To look up a patent, just enter the word “patent” and the number.

  • example search: “patent 5123123”
  • Remember to put the word “patent” before your patent number

FAA airplane registration numbers

Use the following command to search for FAA airplane registration numbers:

  • example search: “n199ua”
  • An airplane’s FAA registration number is typically printed on its tail

FCC equipment IDs

Use this helpful search command to look up FCC equipment ID numbers:

  • An example search: “fcc B4Z-34009-PIR”
  • Remember to put the word “fcc” before the equipment ID
  • Hit enter or click the search icon

Other Google Search Commands and Shortcuts

  • inurl: followed by a particular string of characters returns results with that specific sequence of characters in the URL. For example, inurl:amazon would return any website with the word Amazon in the URL. This is useful if you need to locate all of the websites, social media accounts, etc., a company uses. In the above example, you’ll get Amazon’s main website, Twitter, Facebook, and others.
  • intext: followed by a word or phrase returns files with the word or phrase anywhere in the text.
  • Search for a specific phrase: Put your search query in quotations to search for an exact phrase. For example, “private investigator events in California”. Google will search for specific words in this specific order. A standard search without quotes will look for pages that contain those keywords anywhere within the page, which results in far more results to sift through.
  • If you need to search the content of a particular website, and that site either doesn’t have a search feature, or isn’t that good, use the site: feature. To use this feature, enter and then follow that with your keywords. For example, licensing.
  • info: (find information about a page about a website or particular page) for example,
  • Find the definition of a word: Type definition:word in the search field. In most cases, the definition will be included in the search results and you won’t be required to click through to a particular website to read the definition.
  • filetype: This command allows you to limit the search to a specific file type such as DOC, PDF, XLS, TXT, and more. For example, filtype:doc will return only Word documents in the search results.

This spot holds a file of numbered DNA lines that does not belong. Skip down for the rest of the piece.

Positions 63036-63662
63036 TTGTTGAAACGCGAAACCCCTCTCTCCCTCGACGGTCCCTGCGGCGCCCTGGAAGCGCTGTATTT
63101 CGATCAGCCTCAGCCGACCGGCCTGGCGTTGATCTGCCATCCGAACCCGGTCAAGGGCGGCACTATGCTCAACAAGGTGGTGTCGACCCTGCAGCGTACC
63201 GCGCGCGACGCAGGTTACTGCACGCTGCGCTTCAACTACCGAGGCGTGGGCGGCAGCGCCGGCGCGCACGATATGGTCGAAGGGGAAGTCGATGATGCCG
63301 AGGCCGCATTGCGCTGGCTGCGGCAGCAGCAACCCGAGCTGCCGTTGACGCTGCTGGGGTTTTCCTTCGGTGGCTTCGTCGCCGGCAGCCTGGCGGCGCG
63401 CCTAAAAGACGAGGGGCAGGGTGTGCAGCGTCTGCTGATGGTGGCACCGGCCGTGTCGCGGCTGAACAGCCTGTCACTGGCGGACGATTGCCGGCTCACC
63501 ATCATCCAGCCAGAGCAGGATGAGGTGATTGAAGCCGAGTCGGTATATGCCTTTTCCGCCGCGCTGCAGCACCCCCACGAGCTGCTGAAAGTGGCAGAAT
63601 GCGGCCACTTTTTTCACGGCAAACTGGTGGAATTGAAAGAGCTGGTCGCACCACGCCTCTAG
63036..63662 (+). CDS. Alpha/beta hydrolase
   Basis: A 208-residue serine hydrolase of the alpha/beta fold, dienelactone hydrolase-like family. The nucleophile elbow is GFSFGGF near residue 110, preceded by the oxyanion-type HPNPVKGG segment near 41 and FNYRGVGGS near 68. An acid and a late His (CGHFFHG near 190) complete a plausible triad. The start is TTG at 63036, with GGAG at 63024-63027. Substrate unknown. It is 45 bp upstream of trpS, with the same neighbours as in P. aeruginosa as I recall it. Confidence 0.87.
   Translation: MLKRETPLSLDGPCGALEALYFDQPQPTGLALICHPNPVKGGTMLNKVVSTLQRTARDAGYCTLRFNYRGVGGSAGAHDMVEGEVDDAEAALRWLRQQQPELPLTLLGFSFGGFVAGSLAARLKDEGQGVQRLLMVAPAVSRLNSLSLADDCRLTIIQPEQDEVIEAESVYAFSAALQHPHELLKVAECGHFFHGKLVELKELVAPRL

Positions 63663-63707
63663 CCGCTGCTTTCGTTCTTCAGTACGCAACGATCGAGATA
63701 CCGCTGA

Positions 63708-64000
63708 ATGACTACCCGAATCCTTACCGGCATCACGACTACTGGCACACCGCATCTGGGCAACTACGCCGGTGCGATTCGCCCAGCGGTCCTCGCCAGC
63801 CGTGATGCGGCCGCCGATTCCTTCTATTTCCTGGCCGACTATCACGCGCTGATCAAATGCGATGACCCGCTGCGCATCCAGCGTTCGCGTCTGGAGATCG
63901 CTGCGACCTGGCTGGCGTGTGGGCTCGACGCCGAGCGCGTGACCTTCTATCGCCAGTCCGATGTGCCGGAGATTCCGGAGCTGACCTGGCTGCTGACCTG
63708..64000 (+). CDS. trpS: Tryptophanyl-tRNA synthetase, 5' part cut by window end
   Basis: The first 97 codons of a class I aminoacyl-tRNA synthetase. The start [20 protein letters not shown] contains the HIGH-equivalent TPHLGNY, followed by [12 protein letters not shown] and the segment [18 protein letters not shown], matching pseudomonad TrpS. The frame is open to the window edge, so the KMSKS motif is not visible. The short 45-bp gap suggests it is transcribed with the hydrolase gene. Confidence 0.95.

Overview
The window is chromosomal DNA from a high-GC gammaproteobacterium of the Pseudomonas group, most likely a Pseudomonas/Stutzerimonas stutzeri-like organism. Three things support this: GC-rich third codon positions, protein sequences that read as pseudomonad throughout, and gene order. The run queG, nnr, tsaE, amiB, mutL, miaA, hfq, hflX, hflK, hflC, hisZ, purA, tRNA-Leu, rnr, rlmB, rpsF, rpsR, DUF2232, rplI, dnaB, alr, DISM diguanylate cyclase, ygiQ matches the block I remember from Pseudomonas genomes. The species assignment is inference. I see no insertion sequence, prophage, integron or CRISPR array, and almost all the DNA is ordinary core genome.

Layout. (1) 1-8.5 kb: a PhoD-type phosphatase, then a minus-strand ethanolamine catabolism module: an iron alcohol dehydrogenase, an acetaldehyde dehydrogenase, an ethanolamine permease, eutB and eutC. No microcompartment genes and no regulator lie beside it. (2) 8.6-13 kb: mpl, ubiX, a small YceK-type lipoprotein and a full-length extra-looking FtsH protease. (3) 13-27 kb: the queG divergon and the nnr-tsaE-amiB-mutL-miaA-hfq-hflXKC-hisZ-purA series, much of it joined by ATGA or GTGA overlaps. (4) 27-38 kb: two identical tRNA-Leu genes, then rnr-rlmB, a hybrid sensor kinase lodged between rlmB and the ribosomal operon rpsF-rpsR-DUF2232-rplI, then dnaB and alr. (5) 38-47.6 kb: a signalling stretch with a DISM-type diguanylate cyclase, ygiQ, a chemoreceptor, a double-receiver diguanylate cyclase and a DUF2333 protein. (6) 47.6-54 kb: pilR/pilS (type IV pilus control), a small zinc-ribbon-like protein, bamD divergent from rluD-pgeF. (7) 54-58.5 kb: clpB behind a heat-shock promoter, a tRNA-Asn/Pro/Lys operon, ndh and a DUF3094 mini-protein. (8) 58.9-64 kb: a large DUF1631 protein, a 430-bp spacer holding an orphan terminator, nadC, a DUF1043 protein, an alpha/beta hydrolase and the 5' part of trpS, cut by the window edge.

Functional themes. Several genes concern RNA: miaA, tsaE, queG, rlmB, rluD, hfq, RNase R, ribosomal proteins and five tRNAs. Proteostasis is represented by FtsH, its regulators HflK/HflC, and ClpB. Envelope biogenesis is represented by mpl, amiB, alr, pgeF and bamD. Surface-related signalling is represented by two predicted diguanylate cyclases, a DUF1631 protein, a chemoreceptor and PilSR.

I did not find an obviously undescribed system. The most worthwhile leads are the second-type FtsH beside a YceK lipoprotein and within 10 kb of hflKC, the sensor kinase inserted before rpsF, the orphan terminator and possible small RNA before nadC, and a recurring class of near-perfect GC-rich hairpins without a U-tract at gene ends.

• and: private investigator: searches for the words private and investigator.
  • or: private or investigator: looks for the word private or the word investigator
  • – Finds websites similar to the specified domain.
  • define:word – Provides definitions of the given word.
  • site:edu / site:gov: – Limits results to educational or government websites.
  • link:keyword – Shows pages that link to the specified URL.
  • cache:URL – Displays the Google cache version of a webpage.
  • weather:location – Retrieves current weather conditions for a specific location.

Use Multiple Engines

While this article focuses on Google’s secret search commands, we recommend using multiple search engines such as Bing and Yahoo to get access to a variety of results. Due to the differences in search algorithms between engines, the ranking of the results will vary. This may actually be helpful to a private detective as it will expose you to different websites that may contain the answer you need.

Additional Search Tools

  • Google Advanced Search Page – The advanced search page gives you more control over the search results you see. The advanced search page allows you to write search queries and filter the data to ensure the most relevant search results possible.
  • Google Search Operators – Add these symbols or words to your search terms in the Google search box to gain more control over the results that you see

If you have any questions about this article or any of the Google Dorks and advanced search commands, please post a comment below.